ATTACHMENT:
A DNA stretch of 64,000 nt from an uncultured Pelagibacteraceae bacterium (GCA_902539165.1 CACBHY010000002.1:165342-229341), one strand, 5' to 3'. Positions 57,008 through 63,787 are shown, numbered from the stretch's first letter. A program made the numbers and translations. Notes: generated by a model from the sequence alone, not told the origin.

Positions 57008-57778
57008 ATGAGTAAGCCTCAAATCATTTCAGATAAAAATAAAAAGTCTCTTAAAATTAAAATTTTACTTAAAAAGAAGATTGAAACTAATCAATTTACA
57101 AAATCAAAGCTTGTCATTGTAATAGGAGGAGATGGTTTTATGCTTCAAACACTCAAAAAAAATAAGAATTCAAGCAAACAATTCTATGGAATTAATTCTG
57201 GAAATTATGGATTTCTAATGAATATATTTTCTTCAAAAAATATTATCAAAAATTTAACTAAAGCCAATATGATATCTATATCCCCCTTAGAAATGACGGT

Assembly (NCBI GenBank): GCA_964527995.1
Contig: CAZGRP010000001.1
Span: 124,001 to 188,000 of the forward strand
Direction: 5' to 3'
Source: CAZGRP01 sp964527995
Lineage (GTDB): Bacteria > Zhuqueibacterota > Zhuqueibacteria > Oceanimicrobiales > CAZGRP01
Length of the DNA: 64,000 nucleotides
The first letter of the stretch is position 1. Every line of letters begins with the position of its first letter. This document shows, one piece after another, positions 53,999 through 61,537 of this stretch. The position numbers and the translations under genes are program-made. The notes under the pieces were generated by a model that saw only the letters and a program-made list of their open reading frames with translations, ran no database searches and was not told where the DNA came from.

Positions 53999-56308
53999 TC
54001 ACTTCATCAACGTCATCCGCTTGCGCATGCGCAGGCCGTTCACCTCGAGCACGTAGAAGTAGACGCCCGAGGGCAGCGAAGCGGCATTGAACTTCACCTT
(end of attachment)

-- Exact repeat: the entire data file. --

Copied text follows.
A DNA stretch of 64,000 nt from an uncultured Pelagibacteraceae bacterium (GCA_902539165.1 CACBHY010000002.1:165342-229341), one strand, 5' to 3'. Positions 57,008 through 63,787 are shown, numbered from the stretch's first letter. A program made the numbers and translations. Notes: generated by a model from the sequence alone, not told the origin.

Positions 57008-57778
57008 ATGAGTAAGCCTCAAATCATTTCAGATAAAAATAAAAAGTCTCTTAAAATTAAAATTTTACTTAAAAAGAAGATTGAAACTAATCAATTTACA
57101 AAATCAAAGCTTGTCATTGTAATAGGAGGAGATGGTTTTATGCTTCAAACACTCAAAAAAAATAAGAATTCAAGCAAACAATTCTATGGAATTAATTCTG
57201 GAAATTATGGATTTCTAATGAATATATTTTCTTCAAAAAATATTATCAAAAATTTAACTAAAGCCAATATGATATCTATATCCCCCTTAGAAATGACGGT

Assembly (NCBI GenBank): GCA_964527995.1
Contig: CAZGRP010000001.1
Span: 124,001 to 188,000 of the forward strand
Direction: 5' to 3'
Source: CAZGRP01 sp964527995
Lineage (GTDB): Bacteria > Zhuqueibacterota > Zhuqueibacteria > Oceanimicrobiales > CAZGRP01
Length of the DNA: 64,000 nucleotides
The first letter of the stretch is position 1. Every line of letters begins with the position of its first letter. This document shows, one piece after another, positions 53,999 through 61,537 of this stretch. The position numbers and the translations under genes are program-made. The notes under the pieces were generated by a model that saw only the letters and a program-made list of their open reading frames with translations, ran no database searches and was not told where the DNA came from.

Positions 53999-56308
53999 TC
54001 ACTTCATCAACGTCATCCGCTTGCGCATGCGCAGGCCGTTCACCTCGAGCACGTAGAAGTAGACGCCCGAGGGCAGCGAAGCGGCATTGAACTTCACCTT